Predicting the self-lensing population in optical surveys

Wiktorowicz, Grzegorz; Middleton, Matthew; Khan, Norman; Ingram, Adam; Gandhi, Poshak and Dickinson, Hugh (2021). Predicting the self-lensing population in optical surveys. Monthly Notices of the Royal Astronomical Society, 507(1) pp. 374–384.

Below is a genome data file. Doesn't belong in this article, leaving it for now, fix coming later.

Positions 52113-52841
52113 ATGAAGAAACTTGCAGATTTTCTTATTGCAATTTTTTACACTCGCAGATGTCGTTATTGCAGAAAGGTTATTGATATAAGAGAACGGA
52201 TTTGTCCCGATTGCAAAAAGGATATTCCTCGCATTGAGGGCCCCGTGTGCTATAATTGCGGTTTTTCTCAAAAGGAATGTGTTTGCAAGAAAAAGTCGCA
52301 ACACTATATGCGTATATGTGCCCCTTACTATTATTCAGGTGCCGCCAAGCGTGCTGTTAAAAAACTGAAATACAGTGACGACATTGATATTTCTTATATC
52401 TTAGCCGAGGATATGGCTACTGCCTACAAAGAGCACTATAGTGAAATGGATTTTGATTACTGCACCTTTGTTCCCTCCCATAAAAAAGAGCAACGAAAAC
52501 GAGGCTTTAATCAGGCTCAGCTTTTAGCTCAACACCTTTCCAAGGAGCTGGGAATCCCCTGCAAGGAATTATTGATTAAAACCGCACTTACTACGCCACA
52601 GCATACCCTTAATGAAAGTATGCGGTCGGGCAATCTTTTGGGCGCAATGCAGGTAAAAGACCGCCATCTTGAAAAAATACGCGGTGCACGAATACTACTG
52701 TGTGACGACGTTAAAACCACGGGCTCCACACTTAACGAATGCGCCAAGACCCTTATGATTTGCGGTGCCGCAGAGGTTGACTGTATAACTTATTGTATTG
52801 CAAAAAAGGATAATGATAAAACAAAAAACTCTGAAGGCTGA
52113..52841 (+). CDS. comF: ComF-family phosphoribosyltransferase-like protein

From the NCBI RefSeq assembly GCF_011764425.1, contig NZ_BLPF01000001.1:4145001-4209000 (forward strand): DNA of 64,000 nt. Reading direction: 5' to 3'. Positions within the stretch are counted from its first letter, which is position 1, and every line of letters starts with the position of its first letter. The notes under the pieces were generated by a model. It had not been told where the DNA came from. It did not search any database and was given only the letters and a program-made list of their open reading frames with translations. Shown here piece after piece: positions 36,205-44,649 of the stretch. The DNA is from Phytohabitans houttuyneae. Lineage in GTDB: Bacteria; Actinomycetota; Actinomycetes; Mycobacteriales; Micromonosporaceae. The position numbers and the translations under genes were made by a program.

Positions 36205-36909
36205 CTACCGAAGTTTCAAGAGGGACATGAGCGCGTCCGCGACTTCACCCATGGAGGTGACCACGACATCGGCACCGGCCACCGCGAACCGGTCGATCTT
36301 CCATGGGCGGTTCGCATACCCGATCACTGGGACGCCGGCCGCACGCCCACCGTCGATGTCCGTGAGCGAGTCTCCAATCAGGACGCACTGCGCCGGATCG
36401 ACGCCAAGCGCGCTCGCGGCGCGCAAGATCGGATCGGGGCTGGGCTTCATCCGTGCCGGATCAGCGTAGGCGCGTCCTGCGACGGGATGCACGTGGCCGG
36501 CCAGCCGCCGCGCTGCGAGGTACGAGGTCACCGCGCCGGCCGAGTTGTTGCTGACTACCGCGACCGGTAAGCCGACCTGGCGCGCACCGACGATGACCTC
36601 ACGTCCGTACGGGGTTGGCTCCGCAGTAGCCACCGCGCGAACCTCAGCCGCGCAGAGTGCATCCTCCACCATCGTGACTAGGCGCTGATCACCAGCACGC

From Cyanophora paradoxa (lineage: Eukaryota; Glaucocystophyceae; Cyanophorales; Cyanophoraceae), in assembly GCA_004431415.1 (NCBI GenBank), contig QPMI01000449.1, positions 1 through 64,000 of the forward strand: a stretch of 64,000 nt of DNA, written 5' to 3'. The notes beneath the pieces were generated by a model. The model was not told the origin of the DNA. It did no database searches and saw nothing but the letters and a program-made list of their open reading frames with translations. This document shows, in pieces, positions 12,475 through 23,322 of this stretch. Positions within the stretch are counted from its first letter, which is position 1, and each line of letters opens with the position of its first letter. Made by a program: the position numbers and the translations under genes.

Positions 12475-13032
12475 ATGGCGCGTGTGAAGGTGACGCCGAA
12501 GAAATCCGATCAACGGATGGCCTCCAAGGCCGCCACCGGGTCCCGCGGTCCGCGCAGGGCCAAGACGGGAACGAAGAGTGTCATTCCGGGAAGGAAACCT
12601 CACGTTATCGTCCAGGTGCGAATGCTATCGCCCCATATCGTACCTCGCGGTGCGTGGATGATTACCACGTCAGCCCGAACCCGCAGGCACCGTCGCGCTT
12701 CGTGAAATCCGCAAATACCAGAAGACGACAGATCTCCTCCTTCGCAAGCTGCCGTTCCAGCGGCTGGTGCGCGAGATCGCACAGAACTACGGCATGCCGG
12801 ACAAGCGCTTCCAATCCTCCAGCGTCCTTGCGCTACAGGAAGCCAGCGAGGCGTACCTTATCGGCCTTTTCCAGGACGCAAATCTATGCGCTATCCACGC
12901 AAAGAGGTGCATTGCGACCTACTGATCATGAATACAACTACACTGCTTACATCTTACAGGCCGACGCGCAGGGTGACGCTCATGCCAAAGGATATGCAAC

The vast majority of binaries containing a compact object and a regular star spend most of their time in a quiescent state where no strong interactions occur between components. Detection of these binaries is extremely challenging and only few candidates have been detected through optical spectroscopy. Self-lensing represents a new means of detecting compact objects in binaries, where gravitational lensing of the light from the visible component by the compact object produces periodic optical flares. Here we show that current and planned large-area optical surveys can detect a significant number (∼100–10,000s) of these self-lensing binaries and provide insights into the properties of the compact lenses. We show that many of the predicted population of observable self-lensing binaries will be observed with multiple self-lensing flares; this both improves the chances of detection and also immediately distinguishes them from chance-alignment micro-lensing events. Through self-lensing we can investigate long – but previously hidden – stages of binary evolution and consequently provide new constraints on evolutionary models which impact on the number and nature of double compact object mergers.

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